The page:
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Lou Reed once picked his favourite Bob Dylan song of all time

The befringed asocial pop artist Andy Warhol once said, “Living in New York City gives people real incentives to want things that nobody else wants.” A fair dose of truth is added to that quote, considering that for a long time nobody outside of the subterranean circles of the Big Apple was interested in the seismic force of the Velvet Underground either. And yet, in a weird subversive way, the bohemian combination of Andy Warhol and the proto-indie outfit fronted by Lou Reed just about defined the dying embers of the sixties.

However, it has to be noted that none of the late bohemian boom would’ve been possible if it wasn’t for one single scruffy troubadour who will go down in history hailing from his new beat home of Greenwich Village. Lou Reed and his iconoclastic tongue were not always full of praise for many, but it is the forbearing hero of Bob Dylan who he considered to be ahead of anyone when it comes to songwriting.

Comparing his poetic folk force to the rather more visceral, but perhaps vapid rock ‘n’ roll that followed, in a 1987 interview with Joe Smith, Reed stated: “You don’t want to actually listen to the lyrics of a rock ‘n’ roll record. I mean, for what? It’s not like when you read a book and you come across a great line, it would be great if you got that in a song I thought.”

Adding: “Now, other than Dylan, there’s not much there. Elvis Costello has some lyrics. But, the thing Dylan did with Sam Shepherd, ‘Brownsville Girl’, I mean, I think that is one of the greatest things I ever heard in my life. I fell down laughing. You can listen to that, you can listen to the words going on and it’s tremendous.” Indeed, there aren’t many songs that can cram in something as simultaneously poetic and cinematic as the line: “Turn him loose, let him go, let him say he outdrew me fair and square, / I want him to feel what it’s like to every moment face his death.” In some ways, the song almost even seems like a counterpoint to Lou Reed’s American epic ‘Street Hassle’.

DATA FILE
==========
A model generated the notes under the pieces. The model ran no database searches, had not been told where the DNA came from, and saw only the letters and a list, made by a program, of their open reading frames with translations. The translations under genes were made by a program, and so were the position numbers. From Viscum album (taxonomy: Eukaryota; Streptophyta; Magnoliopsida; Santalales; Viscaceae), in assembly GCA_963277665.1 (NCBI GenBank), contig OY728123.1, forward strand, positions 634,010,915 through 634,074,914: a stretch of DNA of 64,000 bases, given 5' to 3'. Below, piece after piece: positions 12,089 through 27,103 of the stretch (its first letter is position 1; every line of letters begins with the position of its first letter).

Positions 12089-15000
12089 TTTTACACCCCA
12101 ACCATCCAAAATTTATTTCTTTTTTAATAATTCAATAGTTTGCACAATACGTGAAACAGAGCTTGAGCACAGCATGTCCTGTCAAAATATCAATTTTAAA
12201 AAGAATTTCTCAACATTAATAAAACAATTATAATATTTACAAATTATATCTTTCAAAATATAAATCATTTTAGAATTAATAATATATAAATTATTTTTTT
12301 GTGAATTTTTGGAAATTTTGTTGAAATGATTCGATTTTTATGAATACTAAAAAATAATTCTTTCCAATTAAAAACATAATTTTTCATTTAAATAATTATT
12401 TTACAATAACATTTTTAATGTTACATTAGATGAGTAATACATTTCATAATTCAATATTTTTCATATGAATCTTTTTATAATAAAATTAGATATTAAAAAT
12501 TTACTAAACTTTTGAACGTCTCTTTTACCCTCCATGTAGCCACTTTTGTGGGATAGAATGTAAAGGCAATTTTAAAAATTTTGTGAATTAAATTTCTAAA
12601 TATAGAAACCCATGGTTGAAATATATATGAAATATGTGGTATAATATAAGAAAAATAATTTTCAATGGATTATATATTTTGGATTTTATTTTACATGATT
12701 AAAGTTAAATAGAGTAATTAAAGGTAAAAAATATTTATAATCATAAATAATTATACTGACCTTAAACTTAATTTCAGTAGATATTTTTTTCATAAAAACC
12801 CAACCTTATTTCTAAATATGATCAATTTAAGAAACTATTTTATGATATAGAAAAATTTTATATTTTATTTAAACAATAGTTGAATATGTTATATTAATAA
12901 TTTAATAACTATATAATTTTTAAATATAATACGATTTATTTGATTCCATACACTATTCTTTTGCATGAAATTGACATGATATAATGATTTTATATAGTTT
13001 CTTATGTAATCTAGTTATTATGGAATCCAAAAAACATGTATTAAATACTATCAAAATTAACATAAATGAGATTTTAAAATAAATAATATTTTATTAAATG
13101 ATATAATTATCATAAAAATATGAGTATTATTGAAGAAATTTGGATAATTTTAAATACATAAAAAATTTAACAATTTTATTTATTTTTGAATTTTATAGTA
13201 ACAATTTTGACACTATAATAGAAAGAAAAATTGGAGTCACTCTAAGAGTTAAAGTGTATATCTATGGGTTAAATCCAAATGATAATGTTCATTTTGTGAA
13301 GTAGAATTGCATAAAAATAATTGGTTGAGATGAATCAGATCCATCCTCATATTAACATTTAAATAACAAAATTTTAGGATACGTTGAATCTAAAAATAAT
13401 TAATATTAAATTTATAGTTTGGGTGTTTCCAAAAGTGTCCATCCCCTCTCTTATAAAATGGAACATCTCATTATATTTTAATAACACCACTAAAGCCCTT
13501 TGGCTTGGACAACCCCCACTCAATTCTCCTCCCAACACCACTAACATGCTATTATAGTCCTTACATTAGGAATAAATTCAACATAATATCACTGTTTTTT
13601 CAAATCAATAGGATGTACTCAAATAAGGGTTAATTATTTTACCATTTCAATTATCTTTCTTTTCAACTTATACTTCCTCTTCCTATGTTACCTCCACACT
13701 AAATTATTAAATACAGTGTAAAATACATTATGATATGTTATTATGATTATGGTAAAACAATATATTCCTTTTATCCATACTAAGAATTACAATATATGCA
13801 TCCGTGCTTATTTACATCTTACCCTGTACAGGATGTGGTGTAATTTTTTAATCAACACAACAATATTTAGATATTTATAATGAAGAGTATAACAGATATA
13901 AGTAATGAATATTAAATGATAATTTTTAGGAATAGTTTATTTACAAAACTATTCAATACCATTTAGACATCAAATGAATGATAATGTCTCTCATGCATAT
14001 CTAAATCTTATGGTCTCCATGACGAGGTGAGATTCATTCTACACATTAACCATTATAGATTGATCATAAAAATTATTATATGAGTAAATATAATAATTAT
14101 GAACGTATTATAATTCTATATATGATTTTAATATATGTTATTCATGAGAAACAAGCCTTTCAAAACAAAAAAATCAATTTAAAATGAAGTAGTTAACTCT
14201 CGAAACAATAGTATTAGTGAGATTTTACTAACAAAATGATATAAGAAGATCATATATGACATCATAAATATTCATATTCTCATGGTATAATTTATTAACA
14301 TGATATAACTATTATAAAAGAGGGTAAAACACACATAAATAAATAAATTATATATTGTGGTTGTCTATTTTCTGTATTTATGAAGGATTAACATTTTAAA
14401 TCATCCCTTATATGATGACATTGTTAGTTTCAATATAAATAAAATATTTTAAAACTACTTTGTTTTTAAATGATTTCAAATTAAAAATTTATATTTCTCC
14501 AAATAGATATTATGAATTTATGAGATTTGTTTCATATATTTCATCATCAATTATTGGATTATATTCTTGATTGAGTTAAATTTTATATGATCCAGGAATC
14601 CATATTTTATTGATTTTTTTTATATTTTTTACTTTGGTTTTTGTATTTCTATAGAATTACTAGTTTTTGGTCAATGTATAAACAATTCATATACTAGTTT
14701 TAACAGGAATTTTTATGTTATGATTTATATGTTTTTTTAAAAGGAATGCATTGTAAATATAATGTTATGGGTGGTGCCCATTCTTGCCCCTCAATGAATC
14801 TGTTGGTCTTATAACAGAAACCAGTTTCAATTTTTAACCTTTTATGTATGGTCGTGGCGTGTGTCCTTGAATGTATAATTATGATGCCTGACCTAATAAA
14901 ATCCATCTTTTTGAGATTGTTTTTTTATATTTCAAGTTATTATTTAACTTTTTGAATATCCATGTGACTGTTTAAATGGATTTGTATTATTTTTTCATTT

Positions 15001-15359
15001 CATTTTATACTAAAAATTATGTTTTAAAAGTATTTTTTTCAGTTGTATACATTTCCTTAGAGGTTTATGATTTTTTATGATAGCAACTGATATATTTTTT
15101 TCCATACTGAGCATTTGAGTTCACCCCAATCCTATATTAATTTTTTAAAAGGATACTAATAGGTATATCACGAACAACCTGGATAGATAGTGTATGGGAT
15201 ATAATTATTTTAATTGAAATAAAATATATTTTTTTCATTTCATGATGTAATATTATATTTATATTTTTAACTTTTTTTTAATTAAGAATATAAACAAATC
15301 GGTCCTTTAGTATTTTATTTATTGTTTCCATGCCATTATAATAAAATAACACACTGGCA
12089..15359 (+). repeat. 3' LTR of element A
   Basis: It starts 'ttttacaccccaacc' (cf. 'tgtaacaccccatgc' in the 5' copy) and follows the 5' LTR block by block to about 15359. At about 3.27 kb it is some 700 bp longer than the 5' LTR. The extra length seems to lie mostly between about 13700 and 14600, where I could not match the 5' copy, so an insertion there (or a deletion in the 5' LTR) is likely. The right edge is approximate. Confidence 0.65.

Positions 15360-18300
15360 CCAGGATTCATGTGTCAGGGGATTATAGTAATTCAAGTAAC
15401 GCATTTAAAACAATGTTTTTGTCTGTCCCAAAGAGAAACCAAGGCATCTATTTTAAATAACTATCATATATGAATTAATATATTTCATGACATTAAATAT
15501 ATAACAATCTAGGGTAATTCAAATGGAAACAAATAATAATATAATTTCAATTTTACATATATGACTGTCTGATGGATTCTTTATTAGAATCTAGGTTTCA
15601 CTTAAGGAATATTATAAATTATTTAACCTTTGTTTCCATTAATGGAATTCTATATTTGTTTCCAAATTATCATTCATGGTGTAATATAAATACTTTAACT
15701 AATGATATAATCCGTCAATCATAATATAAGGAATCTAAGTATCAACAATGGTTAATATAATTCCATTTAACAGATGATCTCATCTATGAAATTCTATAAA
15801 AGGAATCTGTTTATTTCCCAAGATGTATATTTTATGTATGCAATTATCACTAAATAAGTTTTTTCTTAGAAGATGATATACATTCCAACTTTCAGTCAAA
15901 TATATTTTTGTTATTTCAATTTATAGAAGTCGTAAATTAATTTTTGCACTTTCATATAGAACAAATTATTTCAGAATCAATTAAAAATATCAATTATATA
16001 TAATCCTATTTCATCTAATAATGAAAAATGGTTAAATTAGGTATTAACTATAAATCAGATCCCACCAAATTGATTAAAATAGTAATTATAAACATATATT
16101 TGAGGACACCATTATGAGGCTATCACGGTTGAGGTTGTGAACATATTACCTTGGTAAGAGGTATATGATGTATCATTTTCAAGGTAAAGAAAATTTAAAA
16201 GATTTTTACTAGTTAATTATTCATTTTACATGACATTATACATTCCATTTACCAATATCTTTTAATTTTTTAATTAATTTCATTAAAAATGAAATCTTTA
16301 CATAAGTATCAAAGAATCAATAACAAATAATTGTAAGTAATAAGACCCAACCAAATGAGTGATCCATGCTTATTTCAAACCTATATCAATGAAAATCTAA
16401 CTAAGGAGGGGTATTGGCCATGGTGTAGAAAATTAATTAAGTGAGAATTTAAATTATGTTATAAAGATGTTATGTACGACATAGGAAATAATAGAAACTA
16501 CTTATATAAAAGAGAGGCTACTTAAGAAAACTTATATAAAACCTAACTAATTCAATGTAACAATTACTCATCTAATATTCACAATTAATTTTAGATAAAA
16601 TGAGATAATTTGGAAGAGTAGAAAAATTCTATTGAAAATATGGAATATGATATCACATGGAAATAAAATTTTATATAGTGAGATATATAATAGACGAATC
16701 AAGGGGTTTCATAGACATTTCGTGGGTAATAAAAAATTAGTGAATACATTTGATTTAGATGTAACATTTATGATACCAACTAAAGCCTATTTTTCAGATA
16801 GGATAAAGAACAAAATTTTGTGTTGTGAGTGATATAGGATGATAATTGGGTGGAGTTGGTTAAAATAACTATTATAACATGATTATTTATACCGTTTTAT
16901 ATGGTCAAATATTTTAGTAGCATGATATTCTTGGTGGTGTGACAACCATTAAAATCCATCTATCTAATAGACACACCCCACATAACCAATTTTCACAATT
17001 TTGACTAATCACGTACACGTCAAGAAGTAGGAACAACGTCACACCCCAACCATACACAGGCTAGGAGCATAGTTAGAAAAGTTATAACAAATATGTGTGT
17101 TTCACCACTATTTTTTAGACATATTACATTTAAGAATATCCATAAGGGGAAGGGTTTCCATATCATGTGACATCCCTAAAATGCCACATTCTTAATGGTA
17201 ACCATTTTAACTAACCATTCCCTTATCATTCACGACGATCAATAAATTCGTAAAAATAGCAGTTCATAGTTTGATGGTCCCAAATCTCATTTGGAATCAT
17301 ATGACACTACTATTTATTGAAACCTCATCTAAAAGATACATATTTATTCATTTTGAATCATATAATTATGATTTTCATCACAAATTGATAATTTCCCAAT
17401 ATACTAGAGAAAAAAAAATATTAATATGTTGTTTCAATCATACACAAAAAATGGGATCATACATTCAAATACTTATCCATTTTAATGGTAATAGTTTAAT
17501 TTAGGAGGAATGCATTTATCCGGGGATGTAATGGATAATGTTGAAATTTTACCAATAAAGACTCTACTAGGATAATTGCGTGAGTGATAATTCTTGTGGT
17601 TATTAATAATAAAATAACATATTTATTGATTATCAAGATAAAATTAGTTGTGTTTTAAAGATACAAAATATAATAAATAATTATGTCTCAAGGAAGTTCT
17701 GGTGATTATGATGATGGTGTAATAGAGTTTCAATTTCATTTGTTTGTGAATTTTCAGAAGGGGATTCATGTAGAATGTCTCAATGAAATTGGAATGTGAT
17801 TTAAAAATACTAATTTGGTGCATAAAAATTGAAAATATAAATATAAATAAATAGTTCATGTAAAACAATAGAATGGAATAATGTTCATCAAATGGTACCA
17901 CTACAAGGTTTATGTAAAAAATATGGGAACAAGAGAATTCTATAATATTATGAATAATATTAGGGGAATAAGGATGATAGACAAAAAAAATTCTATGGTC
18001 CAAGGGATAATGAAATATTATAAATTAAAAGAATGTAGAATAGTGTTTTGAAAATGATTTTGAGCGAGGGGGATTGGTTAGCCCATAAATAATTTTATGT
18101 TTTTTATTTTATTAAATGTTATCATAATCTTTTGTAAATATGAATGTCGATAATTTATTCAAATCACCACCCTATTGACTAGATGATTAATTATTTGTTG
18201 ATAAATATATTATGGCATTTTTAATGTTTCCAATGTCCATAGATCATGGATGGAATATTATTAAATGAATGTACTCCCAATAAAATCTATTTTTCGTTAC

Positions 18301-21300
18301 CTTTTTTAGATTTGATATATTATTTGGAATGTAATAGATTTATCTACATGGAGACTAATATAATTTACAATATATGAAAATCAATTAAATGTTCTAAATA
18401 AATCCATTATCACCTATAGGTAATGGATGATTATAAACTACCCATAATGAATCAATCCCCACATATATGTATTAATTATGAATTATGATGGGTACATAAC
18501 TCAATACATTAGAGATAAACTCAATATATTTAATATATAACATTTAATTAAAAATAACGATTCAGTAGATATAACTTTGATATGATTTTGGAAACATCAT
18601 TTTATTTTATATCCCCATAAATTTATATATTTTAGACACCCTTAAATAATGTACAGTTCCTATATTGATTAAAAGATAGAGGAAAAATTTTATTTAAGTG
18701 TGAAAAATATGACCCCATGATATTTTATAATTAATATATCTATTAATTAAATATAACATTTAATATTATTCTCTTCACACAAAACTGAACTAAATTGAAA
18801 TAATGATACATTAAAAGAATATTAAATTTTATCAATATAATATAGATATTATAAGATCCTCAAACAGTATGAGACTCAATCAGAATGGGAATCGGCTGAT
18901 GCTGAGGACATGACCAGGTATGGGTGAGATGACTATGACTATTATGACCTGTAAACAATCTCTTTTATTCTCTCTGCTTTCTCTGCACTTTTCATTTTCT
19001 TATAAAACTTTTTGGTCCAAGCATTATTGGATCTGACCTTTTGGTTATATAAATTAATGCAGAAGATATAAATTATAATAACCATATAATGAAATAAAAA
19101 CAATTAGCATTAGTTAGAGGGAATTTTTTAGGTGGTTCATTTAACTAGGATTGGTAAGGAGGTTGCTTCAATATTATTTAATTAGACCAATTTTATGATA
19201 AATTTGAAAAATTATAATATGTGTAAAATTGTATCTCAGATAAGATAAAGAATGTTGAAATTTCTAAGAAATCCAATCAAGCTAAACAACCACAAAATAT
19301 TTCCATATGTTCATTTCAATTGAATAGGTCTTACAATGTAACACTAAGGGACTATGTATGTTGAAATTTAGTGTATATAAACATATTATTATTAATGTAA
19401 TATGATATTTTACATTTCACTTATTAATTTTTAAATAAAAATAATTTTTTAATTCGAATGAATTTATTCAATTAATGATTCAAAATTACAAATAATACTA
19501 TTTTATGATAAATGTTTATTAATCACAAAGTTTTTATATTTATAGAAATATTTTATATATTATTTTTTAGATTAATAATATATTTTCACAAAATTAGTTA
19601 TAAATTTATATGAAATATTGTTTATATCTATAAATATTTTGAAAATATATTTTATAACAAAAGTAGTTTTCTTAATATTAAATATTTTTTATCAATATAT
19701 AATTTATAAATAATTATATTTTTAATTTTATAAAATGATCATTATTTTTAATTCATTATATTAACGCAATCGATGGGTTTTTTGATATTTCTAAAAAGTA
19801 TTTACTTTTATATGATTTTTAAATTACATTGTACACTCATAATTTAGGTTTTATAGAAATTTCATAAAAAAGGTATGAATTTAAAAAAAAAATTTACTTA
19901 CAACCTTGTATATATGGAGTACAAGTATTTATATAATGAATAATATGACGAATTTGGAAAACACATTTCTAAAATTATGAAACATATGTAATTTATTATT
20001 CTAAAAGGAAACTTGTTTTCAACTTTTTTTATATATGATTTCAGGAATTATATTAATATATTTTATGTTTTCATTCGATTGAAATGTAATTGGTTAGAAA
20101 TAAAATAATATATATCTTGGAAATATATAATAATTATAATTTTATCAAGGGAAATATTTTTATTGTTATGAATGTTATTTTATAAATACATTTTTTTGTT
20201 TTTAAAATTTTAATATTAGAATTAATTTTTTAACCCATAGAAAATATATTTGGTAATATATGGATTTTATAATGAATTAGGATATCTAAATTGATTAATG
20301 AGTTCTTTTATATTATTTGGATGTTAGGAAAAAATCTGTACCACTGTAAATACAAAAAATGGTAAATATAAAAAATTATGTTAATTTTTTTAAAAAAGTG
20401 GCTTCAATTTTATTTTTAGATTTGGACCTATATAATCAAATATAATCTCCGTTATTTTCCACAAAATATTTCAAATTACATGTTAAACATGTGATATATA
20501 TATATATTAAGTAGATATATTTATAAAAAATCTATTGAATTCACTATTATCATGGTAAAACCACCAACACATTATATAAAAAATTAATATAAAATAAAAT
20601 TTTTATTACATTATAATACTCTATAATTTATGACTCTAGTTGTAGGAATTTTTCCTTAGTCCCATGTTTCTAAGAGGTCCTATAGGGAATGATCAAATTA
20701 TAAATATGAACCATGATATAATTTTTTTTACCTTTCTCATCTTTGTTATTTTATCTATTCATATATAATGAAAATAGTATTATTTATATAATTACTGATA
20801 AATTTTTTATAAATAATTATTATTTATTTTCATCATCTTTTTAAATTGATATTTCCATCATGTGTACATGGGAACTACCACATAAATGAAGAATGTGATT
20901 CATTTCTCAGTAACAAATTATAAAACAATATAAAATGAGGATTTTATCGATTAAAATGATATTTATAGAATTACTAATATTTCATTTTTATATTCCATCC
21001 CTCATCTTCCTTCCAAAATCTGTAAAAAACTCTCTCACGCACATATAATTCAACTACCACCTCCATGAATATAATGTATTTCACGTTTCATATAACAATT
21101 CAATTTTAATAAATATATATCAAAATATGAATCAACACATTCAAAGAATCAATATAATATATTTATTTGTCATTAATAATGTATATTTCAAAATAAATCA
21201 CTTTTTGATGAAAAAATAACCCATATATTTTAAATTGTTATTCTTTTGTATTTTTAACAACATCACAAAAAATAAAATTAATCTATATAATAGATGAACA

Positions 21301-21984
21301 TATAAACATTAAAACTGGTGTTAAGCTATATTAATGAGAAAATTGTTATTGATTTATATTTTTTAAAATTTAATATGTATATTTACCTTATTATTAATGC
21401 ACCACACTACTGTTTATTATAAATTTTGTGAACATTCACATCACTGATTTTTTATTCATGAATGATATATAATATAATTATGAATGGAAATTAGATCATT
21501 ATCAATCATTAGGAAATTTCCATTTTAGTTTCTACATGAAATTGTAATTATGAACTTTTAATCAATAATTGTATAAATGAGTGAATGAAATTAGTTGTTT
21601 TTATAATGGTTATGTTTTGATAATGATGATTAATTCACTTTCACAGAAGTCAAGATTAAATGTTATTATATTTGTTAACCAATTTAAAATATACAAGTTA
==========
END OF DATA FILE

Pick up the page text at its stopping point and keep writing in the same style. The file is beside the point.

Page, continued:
The reason that the track proves to be so pictorial is, in part, because it was co-written with the playwright, screenplay star and actor Sam Shepard (Paris, Texas). 11 years prior to the release of the track, Dylan had hired Shepard for his Rolling Thunder Revue concept tour. Dylan had envisioned the wayfaring tour as a rag-tag travelling gipsy circus, who roamed as a multi-talented fleet across the rolling land’s ala Jack Kerouac. During which Shephard was ostensibly given the difficult task of penning a Fellini-esque script as they went along.

As Shephard would later write in his logbook of the whole experience, in which he even became romantically entwined with Joni Mitchell: “Myth is a powerful medium because it talks to the emotions and not to the head. It moves us into an area of mystery. Some myths are poisonous to believe in, but others have the capacity for changing something inside us, even if it’s only for a minute or two. Dylan creates a mythic atmosphere out of the land around us. The land we walk on every day and never see until someone shows it to us.”

In truth, this transfiguring of the everyday is what makes Dylan’s poetry so poignant and with ‘Brownsville Girl’ he takes this to cinematic new heights with a dose of realist irony. The warring tale of the song might not sound relatable on first listen, but if you get a spare 11 minutes to give it another go, gilded earthy touches begin to shine through the grandeur of the surface. As Paul Simon once said: “With Dylan, everything he sings has two meanings. He’s telling you the truth and making fun at the same time.”

Bob Dylan himself would join Lou Reed in praising the track, and while he didn’t declare it a favourite as the late Velvet Underground man had, he did say that along with ‘In the Garden’ it was one of two songs that didn’t get the attention they deserved. Sadly, perhaps the reason for this is because the Knocked Out and Loaded album from which the song is taken is Dylan’s most critically panned effort. However, whether it’s Lou Reed describing it as laughably good or Ira Ingber (who played guitar on the song) remarking that when they finished recording, “We all looked at each other and we were thinking, well – this is one for the ages,” it shows that Dylan always has an epic up his sleeve. 

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